Although formerly smug baby boomers are suddenly losing their retirement eggs, and white-bread suburban families are reeling from rising food and gas prices, the economic crisis doesn't seem to be affecting the Pittsburgh music scene much. People still go to shows, buy records and drink cheap beers in local dives.
Anti-Flag bassist Chris Barker (a.k.a. Chris #2) thinks fans should also be responsive to the needs of their community. "If you turn on the news, you hear often how the Pittsburgh Food Bank is having problems because there are more people in need of assistance," he says. "They're 500,000 pounds below their average for this time of year."
The band decided to host a benefit for the Food Bank called Yes We Can, an all-ages event at Mr. Small's at 7 p.m. Sun., Nov. 9. It will feature Anti-Flag along with hilarious hip-hop duo Grand Buffet, A-F label artists Incommunicado, and newcomers Girlfight -- for just $5. "There might be a special guest, too," adds Barker. "We're asking people to bring nonperishable food items, so they can win prize drawings which include records, T-shirts, CDs, skate decks, and maybe even a nice vegan-dinner evening with [Anti-Flag drummer] Pat Thetic."
The band also wanted to do something positive specifically for Pittsburgh. "We're lucky to travel the world, and we meet a lot of people that know about what we have here," says Barker. "Many people ask about Behind Enemy Lines, or the Mr. Roboto Project, wondering if the scene is as cool as they read about in Maximum Rock 'N Roll. Or you'll find someone in a Penguins shirt or a Pirates hat because we have historic teams -- we've been in a Steeler bar in Prague. We try to connect to home as much as possible." (The posters for Yes We Can incorporate a Warhol soup-can reference.)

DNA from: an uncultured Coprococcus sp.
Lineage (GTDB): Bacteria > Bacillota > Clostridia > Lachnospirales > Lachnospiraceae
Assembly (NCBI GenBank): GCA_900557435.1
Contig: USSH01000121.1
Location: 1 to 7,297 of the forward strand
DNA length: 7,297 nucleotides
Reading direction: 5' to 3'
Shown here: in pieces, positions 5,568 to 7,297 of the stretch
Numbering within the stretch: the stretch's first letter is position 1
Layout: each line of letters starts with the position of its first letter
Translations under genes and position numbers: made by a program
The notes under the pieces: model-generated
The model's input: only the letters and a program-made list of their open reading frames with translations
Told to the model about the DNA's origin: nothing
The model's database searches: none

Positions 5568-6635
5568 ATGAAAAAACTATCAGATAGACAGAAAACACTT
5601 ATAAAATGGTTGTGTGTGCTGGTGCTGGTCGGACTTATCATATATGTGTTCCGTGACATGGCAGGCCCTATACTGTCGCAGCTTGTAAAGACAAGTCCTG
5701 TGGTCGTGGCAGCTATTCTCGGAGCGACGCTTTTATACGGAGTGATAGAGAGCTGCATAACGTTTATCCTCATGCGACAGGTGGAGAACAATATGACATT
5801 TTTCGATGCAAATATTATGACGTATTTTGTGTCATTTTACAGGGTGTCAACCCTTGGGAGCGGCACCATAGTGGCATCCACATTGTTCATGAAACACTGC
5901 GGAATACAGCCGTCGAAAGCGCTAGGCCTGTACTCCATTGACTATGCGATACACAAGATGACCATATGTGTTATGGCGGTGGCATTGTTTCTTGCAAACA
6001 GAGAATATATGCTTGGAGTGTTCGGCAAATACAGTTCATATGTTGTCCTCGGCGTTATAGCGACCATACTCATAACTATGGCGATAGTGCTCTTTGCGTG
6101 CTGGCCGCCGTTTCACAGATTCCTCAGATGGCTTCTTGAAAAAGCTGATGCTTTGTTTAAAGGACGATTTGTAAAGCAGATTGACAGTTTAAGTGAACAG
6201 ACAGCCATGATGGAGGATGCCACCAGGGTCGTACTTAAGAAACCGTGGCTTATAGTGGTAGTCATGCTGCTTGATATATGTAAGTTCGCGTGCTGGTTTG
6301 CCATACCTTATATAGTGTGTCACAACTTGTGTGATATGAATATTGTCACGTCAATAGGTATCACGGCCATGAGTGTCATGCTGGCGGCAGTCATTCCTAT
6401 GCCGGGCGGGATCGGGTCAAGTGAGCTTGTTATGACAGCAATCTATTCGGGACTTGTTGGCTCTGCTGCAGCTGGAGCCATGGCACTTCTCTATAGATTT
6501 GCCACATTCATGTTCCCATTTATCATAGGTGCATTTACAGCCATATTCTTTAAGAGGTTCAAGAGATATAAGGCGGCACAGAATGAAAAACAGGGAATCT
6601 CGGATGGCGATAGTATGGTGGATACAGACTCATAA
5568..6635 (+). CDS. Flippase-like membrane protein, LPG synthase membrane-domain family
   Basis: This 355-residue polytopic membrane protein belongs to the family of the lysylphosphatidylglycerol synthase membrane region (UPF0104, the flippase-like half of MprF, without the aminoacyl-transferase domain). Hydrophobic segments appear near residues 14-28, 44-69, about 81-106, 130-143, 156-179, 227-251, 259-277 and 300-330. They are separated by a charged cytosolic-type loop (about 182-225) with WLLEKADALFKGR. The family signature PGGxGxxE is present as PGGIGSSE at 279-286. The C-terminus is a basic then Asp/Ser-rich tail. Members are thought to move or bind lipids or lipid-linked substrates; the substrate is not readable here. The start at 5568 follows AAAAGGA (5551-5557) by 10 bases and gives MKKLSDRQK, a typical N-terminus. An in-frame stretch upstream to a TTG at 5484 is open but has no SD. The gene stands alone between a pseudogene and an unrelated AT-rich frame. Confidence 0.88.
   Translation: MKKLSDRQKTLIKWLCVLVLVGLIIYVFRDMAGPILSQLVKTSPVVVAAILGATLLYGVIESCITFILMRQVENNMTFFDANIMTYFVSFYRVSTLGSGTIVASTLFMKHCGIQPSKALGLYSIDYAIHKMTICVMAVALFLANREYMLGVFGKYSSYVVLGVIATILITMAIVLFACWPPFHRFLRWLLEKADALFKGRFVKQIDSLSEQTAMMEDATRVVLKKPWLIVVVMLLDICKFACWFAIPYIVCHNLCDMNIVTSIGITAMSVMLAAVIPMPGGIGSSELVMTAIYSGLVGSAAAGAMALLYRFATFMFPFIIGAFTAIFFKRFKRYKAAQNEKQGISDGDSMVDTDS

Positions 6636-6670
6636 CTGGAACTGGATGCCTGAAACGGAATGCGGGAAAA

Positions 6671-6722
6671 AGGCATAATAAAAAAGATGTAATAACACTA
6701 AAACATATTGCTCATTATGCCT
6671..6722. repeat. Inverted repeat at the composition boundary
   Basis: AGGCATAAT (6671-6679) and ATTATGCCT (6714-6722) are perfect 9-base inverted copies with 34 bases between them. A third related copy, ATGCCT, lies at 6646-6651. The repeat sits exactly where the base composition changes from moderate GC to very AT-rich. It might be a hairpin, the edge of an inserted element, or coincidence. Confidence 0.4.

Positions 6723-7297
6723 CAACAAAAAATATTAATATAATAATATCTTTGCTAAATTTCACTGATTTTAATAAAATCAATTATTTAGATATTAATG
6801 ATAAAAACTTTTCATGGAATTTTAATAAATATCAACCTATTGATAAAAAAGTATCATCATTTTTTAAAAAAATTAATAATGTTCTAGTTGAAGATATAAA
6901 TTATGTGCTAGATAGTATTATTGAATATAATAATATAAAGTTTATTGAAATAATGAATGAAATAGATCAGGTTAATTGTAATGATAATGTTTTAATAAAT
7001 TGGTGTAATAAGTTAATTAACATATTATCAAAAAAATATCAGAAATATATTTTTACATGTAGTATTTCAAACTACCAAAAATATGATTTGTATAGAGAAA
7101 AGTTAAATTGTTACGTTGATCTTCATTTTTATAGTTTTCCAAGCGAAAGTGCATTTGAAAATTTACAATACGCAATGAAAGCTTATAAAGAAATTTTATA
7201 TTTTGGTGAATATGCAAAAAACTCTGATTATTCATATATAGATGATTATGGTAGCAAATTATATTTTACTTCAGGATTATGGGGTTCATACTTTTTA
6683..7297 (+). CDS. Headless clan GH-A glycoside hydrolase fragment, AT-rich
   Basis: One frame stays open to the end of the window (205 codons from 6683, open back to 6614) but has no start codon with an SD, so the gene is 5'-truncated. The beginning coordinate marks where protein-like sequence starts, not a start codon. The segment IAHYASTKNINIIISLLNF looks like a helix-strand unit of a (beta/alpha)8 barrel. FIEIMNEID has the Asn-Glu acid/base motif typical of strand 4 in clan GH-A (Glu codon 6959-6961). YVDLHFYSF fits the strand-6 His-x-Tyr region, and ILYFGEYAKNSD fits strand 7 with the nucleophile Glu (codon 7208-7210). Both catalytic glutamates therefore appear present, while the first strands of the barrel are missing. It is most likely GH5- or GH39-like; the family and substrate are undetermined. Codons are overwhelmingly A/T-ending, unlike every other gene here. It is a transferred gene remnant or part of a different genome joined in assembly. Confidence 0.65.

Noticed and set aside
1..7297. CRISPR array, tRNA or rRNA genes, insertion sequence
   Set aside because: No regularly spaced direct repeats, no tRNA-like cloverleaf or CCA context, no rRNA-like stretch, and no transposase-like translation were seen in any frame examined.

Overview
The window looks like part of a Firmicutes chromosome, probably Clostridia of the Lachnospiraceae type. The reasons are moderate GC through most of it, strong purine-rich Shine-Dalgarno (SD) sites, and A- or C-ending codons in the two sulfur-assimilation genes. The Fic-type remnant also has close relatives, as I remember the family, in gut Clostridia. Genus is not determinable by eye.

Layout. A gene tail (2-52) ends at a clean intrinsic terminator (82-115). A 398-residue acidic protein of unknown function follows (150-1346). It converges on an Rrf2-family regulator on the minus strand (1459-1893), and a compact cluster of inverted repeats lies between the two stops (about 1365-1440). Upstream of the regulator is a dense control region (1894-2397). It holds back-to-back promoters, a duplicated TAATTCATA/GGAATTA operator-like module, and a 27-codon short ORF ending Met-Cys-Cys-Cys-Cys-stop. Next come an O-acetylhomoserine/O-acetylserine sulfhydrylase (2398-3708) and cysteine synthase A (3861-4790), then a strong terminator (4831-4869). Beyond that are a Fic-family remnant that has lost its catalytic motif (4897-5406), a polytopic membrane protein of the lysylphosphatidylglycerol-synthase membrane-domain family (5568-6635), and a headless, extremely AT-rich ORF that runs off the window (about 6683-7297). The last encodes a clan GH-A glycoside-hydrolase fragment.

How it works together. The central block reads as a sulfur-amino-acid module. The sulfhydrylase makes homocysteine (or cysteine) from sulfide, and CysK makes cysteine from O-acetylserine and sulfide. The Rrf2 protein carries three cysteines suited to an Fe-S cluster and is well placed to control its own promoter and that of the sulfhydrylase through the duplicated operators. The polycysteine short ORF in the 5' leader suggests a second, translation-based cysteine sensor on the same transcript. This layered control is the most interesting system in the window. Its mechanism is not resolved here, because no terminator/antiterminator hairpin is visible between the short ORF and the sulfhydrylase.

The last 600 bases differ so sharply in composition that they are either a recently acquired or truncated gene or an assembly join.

That connection also involves running their A-F Records label. Even while paring down the roster, they've managed to release a new CD for Darkest Hour, an Inquisition reissue, the vinyl version of Anti-Flag's major-label release The Bright Lights of America, and an album for locals Incommunicado. "We're also distributing the Allies record, and we have American Armada doing pre-production in the studio we built in our Shaler warehouse."
But right now, Barker just looks forward to another Pittsburgh gig. "We want to make the city come together. In an election time when people are dictating to us how to run our lives, it'll be nice to have a little, tangible victory, and some solace in a world that seems quite arduous."